NWDAF is defined by the 3GPP as a standard for using network data analytics to drive the automation of 5G network operations. Defining the standard involves identifying specific use cases. Then, for each use case, specifying the input data that NWDAF needs to process to produce the required analytics outputs. Those outputs are consumed by 5G Core functions to automatically perform service orchestration and network operations tasks.
In this post, let’s look at the set of NWDAF use cases considered by the 3GPP, and why these are critical for enabling mobile network operators (MNOs) to operate complex 5G networks at scale.
NWDAF Processing Model
NWDAF continuously collects network-related data from multiple sources, including standard data types from Network Functions (NFs) in the 5G Core, as well as non-standard data from sources including Application Functions (AFs), OAM layer functions and non-standard data sources such as network probes.
NWDAF performs statistical and/or predictive analytics on collected data, applying AI/ML algorithms to generate the specified analytics outputs, which are consumed by NFs, AFs and functions in the OAM layer.
3GPP Release 16 NWDAF Use Cases
As MNOs scale out 5G Standalone networks, the adoption of NWDAF-based network analytics will be guided by the operational requirements for achieving business objectives.
3GPP Release 16, which was frozen in 2020, identifies the following NWDAF use cases, which each address particular operational requirements:
- Network slice instance load level computation and prediction
- Service experience computation and prediction for an application or network slice
- Load analytics information and prediction for specific NF instance(s) or types
- Application service experience computation and prediction
- Network performance computation and prediction
- User equipment (UE) mobility analytics and expected behavior prediction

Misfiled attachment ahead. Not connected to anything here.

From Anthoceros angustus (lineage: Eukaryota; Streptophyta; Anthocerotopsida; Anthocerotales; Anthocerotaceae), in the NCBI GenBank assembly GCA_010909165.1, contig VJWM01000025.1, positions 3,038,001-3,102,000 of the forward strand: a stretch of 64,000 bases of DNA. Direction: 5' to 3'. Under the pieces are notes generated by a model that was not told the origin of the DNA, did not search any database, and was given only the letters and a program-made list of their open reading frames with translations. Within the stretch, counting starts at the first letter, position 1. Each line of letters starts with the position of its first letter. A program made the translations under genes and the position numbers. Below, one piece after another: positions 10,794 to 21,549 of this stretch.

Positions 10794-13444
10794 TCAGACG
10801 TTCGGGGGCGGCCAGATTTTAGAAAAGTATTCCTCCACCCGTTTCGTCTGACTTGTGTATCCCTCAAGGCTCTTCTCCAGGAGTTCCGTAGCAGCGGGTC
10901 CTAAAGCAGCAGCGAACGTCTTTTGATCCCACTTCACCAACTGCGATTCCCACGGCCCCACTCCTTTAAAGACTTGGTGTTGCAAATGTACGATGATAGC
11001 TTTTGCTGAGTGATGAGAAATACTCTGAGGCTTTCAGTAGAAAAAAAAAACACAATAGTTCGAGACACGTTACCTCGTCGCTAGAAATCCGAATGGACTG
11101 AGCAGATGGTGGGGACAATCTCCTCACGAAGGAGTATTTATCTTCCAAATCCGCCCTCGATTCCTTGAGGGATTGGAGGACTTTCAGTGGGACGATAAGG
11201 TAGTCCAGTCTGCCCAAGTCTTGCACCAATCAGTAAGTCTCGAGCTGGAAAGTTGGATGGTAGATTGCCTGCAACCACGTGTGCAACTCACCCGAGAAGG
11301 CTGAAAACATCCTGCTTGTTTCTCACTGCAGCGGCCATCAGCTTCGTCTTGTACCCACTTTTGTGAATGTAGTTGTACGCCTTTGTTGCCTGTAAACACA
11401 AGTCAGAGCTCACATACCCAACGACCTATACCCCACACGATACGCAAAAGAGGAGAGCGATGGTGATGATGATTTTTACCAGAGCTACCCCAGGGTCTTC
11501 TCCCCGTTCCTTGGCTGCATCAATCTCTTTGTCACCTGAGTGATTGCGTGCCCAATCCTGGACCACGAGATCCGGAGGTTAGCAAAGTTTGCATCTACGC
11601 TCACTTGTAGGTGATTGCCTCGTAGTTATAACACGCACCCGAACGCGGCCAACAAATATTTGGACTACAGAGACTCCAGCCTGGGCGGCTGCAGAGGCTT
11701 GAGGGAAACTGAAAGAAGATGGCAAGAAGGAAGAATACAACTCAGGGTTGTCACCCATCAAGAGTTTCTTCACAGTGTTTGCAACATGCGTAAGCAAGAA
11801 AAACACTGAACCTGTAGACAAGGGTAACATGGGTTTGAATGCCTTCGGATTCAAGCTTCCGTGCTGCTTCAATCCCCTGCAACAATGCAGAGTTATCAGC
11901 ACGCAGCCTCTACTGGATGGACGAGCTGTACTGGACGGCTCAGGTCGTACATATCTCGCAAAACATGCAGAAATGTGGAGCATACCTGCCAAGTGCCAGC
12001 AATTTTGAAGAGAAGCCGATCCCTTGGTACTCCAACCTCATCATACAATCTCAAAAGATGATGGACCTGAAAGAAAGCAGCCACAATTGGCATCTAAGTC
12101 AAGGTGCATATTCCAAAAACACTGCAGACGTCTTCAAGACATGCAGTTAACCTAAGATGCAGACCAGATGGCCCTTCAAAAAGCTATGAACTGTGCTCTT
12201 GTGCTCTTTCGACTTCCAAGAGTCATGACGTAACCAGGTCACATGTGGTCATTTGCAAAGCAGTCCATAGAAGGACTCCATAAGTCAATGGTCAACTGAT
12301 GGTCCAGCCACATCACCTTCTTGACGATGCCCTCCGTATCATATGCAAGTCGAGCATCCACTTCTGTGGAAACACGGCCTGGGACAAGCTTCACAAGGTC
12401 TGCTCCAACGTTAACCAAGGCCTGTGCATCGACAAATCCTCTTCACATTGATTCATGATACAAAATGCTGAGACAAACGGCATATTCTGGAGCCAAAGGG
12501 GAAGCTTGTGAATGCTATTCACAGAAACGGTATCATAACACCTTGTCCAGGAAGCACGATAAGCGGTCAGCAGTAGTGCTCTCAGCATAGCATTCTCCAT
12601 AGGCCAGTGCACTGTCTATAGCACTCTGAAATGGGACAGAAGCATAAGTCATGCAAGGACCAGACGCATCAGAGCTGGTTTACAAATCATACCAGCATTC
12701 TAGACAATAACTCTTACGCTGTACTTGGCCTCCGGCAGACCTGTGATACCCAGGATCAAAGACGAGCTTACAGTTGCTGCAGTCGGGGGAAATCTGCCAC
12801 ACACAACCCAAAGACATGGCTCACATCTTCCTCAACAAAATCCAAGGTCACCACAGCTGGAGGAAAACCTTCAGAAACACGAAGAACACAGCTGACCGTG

- UE communication analytics and pattern prediction
- UE abnormal behavior or anomaly detection
- Current and predicted congestion for a specific location, device or group of devices
- Quality of service (QoS) sustainability – reporting and predicting QoS change
While these use cases encompass a broad range of 5G operational requirements, this list is only a starting point. The 3GPP will be defining more use cases in future releases. But what considerations drove the 3GPP to focus on this initial set?
NWDAF Operational Intelligence
5G network data analytics is predominantly concerned with generating operational intelligence related to the current and future state of:
- Network Conditions
- Device Behavior
- Service Experience
Release 16 NWDAF use cases provide real-time insights into these critical aspects of network and service operations. At a high level, the objectives are straightforward. Operators need to know – in real time – how users and applications are impacting the 5G network, or how adverse network conditions or unusual device behavior is impacting users and applications. Regardless, operators need to constantly monitor service experience metrics for each type of 5G service.
Of course, the ultimate goal is network automation, but each Release 16 NWDAF use case is also applicable to operator-centric 5G network operations, in which humans evaluate the operational intelligence generated by NWDAF and make decisions to manually initiate service orchestration and network operations workflows.